Here's Harry Buckley, CEO of Jackson-Hewitt, speaking to investors and prospective investors in his firm in a call earlier this month:
Another issue of note is our inability to compete and file a high percentage of tax returns when we have control of the client in our office. For a variety of reasons that we must get our hands around, a large number of clients who enter our offices begin a transaction and then do not complete a return, or complete a return and then don't have us electronically file it. This is what we call holes and voids and it is a significant problem that needs to be rectified....
In looking at the entire industry, if we look at the number of returns that were filed last year, and certainly we were down over 500,000 and Block was down over 600,000, and yet the total returns filed electronically were only down 27,000. I think it's indicative from that that there is a growing market out there for independents.
Interesting to note that the market share of the big two has fallen in the past year.
Mr. Buckley's use of language reveals an interesting view of his firm's relationship to clients. In the excerpt above, he used the phrase: "when we have control of the client in our office." The investors were apparently not bothered by his use of such language. I wonder how Jackson-Hewitt clients would feel if they heard the company CEO talking about them that way?
Unlike Mr. Buckley, as a VITA site coordinator, I have never viewed our site as having "control of our clients" when they come in to our site.
They seek our assistance, and we provide it as long as their return fits within the scope of our training and certification, and as long as they are willing and able to provide us with all the documents and information we need to prepare an accurate return. Occasionally, we do not feel comfortable doing a particular return, either because it is too complex, or because the client is unwilling or unable to provide all the information needed for an accurate return. We are quite willing to turn away such business, and try to screen it out on the phone ahead of time, whenever possible.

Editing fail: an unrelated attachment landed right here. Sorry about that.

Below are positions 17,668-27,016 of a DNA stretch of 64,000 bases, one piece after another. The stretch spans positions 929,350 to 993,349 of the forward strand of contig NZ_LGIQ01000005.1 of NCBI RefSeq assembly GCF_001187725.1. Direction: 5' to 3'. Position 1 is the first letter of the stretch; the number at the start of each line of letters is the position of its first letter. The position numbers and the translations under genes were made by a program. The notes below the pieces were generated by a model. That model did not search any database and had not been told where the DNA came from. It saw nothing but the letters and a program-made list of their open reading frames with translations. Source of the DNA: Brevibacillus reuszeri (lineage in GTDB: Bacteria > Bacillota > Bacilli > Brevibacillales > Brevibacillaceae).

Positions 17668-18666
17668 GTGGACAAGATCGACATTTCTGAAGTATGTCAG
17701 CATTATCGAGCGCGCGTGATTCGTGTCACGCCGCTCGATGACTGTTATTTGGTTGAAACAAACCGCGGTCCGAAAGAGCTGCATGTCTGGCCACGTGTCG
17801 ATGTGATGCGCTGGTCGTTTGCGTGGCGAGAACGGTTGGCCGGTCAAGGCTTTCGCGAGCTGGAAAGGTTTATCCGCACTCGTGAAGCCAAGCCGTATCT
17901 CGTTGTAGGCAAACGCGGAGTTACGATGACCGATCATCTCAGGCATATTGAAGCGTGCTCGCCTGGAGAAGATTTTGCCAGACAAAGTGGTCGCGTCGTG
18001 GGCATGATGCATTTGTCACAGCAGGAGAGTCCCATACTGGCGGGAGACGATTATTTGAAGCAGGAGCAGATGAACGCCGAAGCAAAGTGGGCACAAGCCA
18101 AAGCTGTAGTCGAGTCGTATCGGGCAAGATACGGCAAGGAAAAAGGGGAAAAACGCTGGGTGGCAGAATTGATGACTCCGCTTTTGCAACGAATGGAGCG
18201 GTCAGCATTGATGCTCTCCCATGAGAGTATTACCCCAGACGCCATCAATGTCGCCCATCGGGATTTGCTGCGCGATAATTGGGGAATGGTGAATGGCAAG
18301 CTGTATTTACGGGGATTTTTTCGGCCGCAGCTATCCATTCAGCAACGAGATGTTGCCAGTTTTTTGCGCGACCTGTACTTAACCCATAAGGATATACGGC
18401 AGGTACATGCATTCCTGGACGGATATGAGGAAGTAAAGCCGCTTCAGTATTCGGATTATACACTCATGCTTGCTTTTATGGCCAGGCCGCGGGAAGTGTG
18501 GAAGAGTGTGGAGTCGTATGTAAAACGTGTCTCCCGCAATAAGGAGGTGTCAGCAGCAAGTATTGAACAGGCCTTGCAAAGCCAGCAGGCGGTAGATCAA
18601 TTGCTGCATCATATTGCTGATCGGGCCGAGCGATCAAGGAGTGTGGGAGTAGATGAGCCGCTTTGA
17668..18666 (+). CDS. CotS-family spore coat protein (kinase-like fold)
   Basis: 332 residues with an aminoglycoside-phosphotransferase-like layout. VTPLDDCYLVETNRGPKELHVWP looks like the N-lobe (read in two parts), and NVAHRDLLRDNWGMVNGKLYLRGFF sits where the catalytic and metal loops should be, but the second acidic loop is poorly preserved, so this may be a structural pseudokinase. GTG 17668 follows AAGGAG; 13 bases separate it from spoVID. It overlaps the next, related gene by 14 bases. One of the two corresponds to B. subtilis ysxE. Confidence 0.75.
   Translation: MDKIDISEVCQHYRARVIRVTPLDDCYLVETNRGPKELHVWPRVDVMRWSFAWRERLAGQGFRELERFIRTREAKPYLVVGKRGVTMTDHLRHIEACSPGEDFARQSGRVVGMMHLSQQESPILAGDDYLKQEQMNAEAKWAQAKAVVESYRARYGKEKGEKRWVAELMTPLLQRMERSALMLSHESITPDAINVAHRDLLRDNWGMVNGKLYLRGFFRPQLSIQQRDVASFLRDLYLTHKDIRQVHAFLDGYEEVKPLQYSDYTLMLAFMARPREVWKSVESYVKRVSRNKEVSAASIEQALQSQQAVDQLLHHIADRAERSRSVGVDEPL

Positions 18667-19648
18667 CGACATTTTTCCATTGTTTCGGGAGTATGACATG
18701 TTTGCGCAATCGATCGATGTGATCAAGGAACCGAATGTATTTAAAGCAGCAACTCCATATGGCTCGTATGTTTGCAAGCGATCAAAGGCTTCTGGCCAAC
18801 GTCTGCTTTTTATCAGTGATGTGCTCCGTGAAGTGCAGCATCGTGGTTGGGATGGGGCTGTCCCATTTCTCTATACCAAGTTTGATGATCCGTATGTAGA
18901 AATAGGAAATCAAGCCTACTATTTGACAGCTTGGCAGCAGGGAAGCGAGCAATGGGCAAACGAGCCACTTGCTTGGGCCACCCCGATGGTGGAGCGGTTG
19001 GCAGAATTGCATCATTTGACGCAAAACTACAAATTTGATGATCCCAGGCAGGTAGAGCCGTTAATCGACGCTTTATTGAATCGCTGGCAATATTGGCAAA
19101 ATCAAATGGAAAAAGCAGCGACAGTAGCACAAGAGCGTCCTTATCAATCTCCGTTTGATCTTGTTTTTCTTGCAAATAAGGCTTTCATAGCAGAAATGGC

For example, a few taxpayers who own modest two-family homes occasionally turn up at our VITA site. They live in one apartment and rent out the other one. VITA training and certification, even at the "Advanced" level, does not include Schedule E for rental income, probably because of the complexities of depreciation rules. So we tell those taxpayers that we will be unable to do their return and they need to consult a tax professional with greater expertise than we can offer.
Another example is that a few clients ask us to prepare their return before they have received all their W-2's in the mail. We have to tell them that we can't do their return until they have all their documents. Most of our taxpayers understand this requirement, and they wait patiently until they have all the documents needed.
A very few of them complain that other tax preparers are willing to file returns in January with just a "final paystub." We tell them that we are IRS-trained and certified, and we operate strictly within the law. If the taxpayer doesn't want to comply with the law, it's his prerogative to go elsewhere--and face the consequences.
Because we are a volunteer site providing free tax assistance, we are able to prioritize QUALITY over quantity. We have plenty of taxpayers who are willing to provide us with all the information needed for an accurate return, so we have no problem with turning away the occasional taxpayer who doesn't want to provide the information we believe we need for an accurate return.
Of course, commercial tax preparers do need to worry about quantity as well as quality, and it's hard for commercial tax preparers who try to "play it by the book" to lose business to those who don't.
A commercial tax preparer who turns away business from taxpayers who want to file before they receive their W-2's is going to lose business (and profits) to unscrupulous preparers.
Here's more from Mr. Buckley's conference call to investors on that issue, specifically addressing the "pay-stub filing" issue.
Sloan Bohlen - Goldman Sachs
On the tighter IRS standards, could you wager a guess as to what impact that might have on what kind of pay-stub filing we saw last year and how that could be incrementally beneficial this year?
Harry W. Buckley
I don't think they will address that. It has been brought to their attention. Last year during tax season it was brought to the IRS's attention. They did close down a few. But the numbers are just so high out there for them to take an active stance and go after them, tax season would be over.